Afghanistan-born, Tehran-based brothers Jamshid and Navid Mahmoudi continue their examination of life among Afghan refugees in Iran with the touching drama “Rona, Azim’s Mother.” Written and directed by Jamshid and produced by Navid, this tale of a middle-aged son facing a life-and-death decision regarding his gravely ill mother provides an illuminating picture of family tensions and bureaucratic frustrations that arise in a community trapped in a seemingly never-ending state of limbo. Selected as Afghanistan’s submission for the foreign-language Oscar category, “Rona” made its international premiere in Busan — the stop on what promises to be a healthy festival run.
Following their Jamshid-directed, Navid-produced debut “A Few Cubic Meters of Love” (2014) and the Navid-helmed, Jamshid-produced “Parting” (2016), the Mahmoudis (who also write and usually edit their work) have completed a remarkable hat trick of foreign-language Oscar submissions with “Rona.” In keeping with the previous films, the siblings’ mission here is to speak for the millions of Afghans forced from their homeland over the past several decades.
“Rona” begins with simple scenes of daily life for Azim (very well played by respected Iranian actor-director Mohsen Tanabandeh), a night-shift laborer on Tehran’s municipal maintenance crew who’s called the city home for what seems to be at least 10 years. Unable to have children with wife Asemeh (Fatemeh Mirzaei), Azim considers himself to be in a state of repentance until such time as God gives him a baby.
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As the title suggests, Azim’s life centers on his mother, Rona (Fatemeh Hosseini), an elderly woman soon to be smuggled illegally to Germany with son Faroogh (Mojtaba Pirzadeh) and his family. After a farewell party full of high-spirited singing and dancing, Azim is told by community elder Uncle Rahmat (Ollah Ahangaran) that Faroogh, without any proper explanation, has decided not to take Rona with him.
Azim’s fury at his “shameless” and “without honor” brother is the trigger for events that bring the plight of those without a secure home or full citizen’s rights sharply into focus. After suffering a fall, Rona is diagnosed as severely diabetic and in need of an immediate kidney transplant. In a sequence that’s confronting on any number of levels, Azim and his friend Fazel (Alireza Ostadi) find a mute Iranian man who’s willing to sell one of his kidneys, for a price. Serving as interpreter and sign-language communicator is the man’s young son, who barely bats an eyelid during the robust and explicit negotiation process.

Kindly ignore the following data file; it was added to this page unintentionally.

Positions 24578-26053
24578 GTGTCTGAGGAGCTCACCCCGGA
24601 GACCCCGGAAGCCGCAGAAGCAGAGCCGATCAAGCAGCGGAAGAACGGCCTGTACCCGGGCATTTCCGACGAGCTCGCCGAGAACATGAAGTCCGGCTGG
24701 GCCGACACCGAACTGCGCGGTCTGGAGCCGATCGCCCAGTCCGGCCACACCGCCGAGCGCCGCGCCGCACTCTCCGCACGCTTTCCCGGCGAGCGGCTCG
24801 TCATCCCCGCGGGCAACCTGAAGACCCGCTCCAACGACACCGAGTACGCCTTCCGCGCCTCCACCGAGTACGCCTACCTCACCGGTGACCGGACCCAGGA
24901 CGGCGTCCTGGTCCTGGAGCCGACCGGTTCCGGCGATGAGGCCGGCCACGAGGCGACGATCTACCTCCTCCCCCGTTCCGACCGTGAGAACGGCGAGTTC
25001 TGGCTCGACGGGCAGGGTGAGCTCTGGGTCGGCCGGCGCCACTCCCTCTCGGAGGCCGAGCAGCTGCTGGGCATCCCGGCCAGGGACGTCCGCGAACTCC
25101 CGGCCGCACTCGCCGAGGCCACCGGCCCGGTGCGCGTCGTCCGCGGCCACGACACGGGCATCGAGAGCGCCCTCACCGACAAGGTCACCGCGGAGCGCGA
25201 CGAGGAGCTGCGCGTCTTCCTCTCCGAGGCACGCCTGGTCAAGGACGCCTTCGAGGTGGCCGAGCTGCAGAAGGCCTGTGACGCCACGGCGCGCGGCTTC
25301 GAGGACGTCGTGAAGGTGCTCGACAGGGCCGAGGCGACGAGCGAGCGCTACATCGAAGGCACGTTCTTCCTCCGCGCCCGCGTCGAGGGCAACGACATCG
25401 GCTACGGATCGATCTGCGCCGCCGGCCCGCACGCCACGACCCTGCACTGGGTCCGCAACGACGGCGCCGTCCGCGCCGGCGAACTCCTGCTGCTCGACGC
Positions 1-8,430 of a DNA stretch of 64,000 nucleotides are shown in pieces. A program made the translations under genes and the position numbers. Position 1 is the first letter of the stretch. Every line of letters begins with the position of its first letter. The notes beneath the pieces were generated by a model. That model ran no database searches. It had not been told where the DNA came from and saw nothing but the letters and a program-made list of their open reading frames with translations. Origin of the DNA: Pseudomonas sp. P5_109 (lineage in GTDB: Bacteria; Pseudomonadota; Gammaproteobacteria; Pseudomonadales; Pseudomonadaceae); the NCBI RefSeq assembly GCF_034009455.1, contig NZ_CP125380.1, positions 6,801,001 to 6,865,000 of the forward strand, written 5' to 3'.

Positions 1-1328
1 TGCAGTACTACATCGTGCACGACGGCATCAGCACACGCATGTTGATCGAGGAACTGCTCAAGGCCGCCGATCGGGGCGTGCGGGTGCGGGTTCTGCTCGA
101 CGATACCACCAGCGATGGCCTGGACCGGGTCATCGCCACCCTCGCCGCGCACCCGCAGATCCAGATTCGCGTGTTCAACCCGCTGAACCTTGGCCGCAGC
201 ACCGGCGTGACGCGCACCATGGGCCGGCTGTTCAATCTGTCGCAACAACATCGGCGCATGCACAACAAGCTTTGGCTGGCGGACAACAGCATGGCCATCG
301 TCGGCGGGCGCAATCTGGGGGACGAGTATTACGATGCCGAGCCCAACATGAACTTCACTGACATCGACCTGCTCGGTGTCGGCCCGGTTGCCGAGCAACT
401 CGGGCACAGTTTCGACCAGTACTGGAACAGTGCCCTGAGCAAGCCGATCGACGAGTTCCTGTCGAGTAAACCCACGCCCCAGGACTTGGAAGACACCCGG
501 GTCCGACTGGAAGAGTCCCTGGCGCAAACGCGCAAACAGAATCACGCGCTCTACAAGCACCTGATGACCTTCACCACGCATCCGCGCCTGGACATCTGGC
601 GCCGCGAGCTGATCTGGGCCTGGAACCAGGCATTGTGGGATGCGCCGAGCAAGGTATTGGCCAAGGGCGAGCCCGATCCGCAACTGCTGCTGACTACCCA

The sadness and despair that’s been escalating in Azim reaches a boiling point when he secures an agreement for the kidney in question, only to be informed by authorities that it’s illegal for Iranian nationals to donate organs to foreigners. As his beloved mother’s condition deteriorates, Azim contemplates risking his own life by giving up a kidney, which in turn brings his sister, Hengameh (Fereshteh Hosseini, “Parting”), and other members of the Afghan refugee community into the frame as potential donors.
The decline of Rona from a lively and loving matriarch to a bedridden and helpless living corpse could be interpreted as a metaphor for Afghanistan itself. Despite the best efforts of many around her, there seems to be no feasible solution to her condition.
Whether viewed as metaphor or as a straight-ahead family drama, “Rona” is likely to move many viewers with its refusal to indulge in melodrama, as well as its compassion for those attempting to attain a greater degree of self-determination and live with dignity in a system that’s often stacked against them. Critically, Iranian authority figures in the film such as Dr. Khalidi (Mehran Mamdou) are not shown as villains. They are caring, but constrained by rules beyond their control.
The Tehran that Azim and his community occupy is captured in the gritty images of cinematographer Koohyar Kalari (“Parting”). Shots of Azim performing back-breaking work in the dead of night on beltways and sewers are frequently backlit with blinding white light, giving the sense that he and fellow refugee workers exist in a world cut off from the mainstream of the city. All other technical work, including Sahand Mehdizadeh’s delicate score, is right on the money.